By Property Soul (guest contributor)
I have recently been getting messages from my blog readers, asking whether they should invest in overseas properties. Locations that people are interested in include Iskandar, Kuala Lumpur, Penang, Australia, UK, US, Japan, Thailand and the Philippines.
There is only one reason to justify buying an overseas property
Basically, I am not against the idea of investing overseas if the pasture is really greener on the other side. However, I believe that it is only justified to put your money overseas when the cashflow and profit are much better than what you can find at home.
I am not a property agent selling overseas properties. I won’t invite you to a free three-hour property investment seminar, and push overseas projects towards the end. I am also not selling you a thousand-dollar three-day get-rich-quick property course that promises to turn you into a millionaire, and make sure you place a deposit for that overseas project before you leave the room.
Why I am not buying now
As a property investor, I have researched the property market in selected countries, which includes reading everything I can get my hands on, talking to local developers and property agents, interviewing sellers and owners, and viewing new and old properties on the actual sites.
Don’t ask me where the potential investments are. I won’t buy in any hot and overpriced market, only in markets no one shows any interest in yet, or where things are so depressed you can see ‘blood all over the streets’.
And every time before I commit, I will ask myself four key questions.
1. Who are the other buyers?
Look at the profile of the people who are buying the same thing. That should give you clues on the quality of the investment project. Are they sophisticated buyers or just laymen of the market? Are they savvy investors or just an “average joe” like you?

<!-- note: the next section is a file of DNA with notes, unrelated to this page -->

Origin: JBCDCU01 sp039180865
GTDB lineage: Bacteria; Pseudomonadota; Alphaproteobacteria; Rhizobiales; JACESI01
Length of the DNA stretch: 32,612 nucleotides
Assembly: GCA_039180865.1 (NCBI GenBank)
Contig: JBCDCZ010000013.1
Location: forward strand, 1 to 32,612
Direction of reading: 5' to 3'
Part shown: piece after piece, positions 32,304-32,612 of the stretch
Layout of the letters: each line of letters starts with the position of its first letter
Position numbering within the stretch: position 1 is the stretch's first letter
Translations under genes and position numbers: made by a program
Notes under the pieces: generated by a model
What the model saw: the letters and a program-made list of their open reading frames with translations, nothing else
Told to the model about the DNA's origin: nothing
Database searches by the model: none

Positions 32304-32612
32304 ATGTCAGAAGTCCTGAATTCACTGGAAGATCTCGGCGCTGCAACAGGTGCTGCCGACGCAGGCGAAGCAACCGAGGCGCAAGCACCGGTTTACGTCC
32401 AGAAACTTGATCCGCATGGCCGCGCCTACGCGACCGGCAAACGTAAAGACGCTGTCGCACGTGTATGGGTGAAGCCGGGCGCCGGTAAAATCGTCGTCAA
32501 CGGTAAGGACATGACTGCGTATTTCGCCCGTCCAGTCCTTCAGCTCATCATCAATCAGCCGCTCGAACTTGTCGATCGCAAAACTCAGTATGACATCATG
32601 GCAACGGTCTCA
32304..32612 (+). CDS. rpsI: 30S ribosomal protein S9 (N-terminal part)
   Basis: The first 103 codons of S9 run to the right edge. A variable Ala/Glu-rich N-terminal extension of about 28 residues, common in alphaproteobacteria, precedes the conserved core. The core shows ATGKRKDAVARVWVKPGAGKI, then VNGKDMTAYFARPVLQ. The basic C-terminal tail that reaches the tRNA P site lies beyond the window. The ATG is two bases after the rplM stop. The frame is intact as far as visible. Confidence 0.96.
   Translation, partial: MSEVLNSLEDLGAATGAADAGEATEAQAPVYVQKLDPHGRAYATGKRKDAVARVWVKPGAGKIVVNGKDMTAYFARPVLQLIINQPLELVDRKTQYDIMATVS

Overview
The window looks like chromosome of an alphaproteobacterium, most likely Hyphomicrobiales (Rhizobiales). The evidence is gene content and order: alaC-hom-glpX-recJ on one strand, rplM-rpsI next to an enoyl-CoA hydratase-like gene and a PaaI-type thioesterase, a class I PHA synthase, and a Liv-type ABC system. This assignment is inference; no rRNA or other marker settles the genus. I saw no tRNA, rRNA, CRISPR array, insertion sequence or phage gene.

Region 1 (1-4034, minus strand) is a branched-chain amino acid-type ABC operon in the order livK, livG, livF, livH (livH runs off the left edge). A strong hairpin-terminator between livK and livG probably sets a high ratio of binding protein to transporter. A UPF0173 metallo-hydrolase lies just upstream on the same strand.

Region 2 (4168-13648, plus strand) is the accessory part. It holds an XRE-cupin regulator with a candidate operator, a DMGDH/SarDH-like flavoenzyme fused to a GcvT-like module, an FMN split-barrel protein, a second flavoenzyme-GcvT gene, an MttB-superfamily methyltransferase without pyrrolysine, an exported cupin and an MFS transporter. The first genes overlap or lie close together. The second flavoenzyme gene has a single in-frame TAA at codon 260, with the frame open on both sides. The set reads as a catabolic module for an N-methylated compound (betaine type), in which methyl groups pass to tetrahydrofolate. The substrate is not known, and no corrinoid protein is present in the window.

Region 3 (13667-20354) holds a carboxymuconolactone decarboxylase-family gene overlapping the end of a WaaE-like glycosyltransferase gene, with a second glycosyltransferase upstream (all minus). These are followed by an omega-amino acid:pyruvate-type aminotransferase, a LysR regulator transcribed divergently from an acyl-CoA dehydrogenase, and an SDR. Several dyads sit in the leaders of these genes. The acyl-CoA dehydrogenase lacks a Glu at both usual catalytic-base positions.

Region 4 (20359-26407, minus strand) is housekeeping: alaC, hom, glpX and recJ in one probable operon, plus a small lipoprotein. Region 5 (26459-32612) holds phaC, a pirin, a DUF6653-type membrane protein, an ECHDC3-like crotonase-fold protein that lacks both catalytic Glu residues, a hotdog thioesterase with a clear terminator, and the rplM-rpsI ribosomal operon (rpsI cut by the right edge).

Try to understand the rationale behind their purchase. Are they just following the herd to dump their spare cash after they faced buying restrictions of local properties? Have they calculated the net return and run through the worst case scenario?
2. Can you trust “them”?
How much do you know about the developer? Can you trust that it will complete the project on time and with acceptable quality? Will it run away when the market tanks?
Who is going to manage the property on your behalf? Can you trust the local management, security and laws of the country? Will they ask you to “pay and pay”, but with you still ending up having to travel there frequently to clean up the mess?
3. Why are the locals not buying?
If the return of that overseas project is so attractive, why are the units not already being snapped up by the locals? Why does the developer have to spend so much time, money and effort to go overseas, repackage and market to you?
Look at the rental return promised by the developer. Are the locals avoiding those projects because of oversupply, bad location or poor rental demand?
If even the locals are not attracted by the potential of the project, what make you think that you, as a foreigner, will be able to get credit terms, government taxes, rental return, etc. more favorable than the locals?
4. Is there a secondary market?
Do you know there are property projects built only to target foreign buyers? Some areas in the US, UK and Australia have properties mainly targeted at Asian buyers. Similarly, some high-end condos and landed properties in Malaysia are only marketed to foreign investors.
Developers can continue building new projects and sell to foreigners at a premium. But one day when you want to sell yours, who will be your buyer? The locals are not interested to stay where you bought. The amenities are only suitable for foreigners. They are not interested to invest there either. Why would they buy overpriced properties from a foreigner that comes with so many restrictions?
What about other foreign buyers? Can you find anyone to take it over from you? What if they have already lost confidence in the market?
I completely agree with what Donald Trump said in his book Trump: Think Like a Billionaire:
“Just because you don’t understand something doesn’t make it a good investment… the words ‘new venture’ sound to me like a loan that will never get paid back … They want your money, pure and simple, so they’ll have a chance to make money.”
I am not saying that all overseas property investments are unprofitable, or all overseas property marketing projects are scams. But before you plunge in, why don’t you conduct a thorough study on the property market in that country and on that specific property project? If you are using your hard-earned money to invest, it’s better to be safe than sorry. And when in doubt, leave it out.
By Property Soul, a successful property investor and enthusiast who shares her experiences and knowledge on her blog.